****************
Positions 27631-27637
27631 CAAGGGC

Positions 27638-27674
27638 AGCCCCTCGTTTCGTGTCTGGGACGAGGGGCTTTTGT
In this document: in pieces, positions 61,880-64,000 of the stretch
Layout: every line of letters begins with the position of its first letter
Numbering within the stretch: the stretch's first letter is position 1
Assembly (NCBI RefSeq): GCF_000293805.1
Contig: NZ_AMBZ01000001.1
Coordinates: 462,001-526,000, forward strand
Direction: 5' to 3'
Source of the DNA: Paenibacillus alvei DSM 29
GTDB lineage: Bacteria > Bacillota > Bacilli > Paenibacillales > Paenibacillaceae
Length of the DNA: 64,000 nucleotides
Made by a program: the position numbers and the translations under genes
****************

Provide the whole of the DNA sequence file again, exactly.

Positions 27631-27637
27631 CAAGGGC

Positions 27638-27674
27638 AGCCCCTCGTTTCGTGTCTGGGACGAGGGGCTTTTGT
In this document: in pieces, positions 61,880-64,000 of the stretch
Layout: every line of letters begins with the position of its first letter
Numbering within the stretch: the stretch's first letter is position 1
Assembly (NCBI RefSeq): GCF_000293805.1
Contig: NZ_AMBZ01000001.1
Coordinates: 462,001-526,000, forward strand
Direction: 5' to 3'
Source of the DNA: Paenibacillus alvei DSM 29
GTDB lineage: Bacteria > Bacillota > Bacilli > Paenibacillales > Paenibacillaceae
Length of the DNA: 64,000 nucleotides
Made by a program: the position numbers and the translations under genes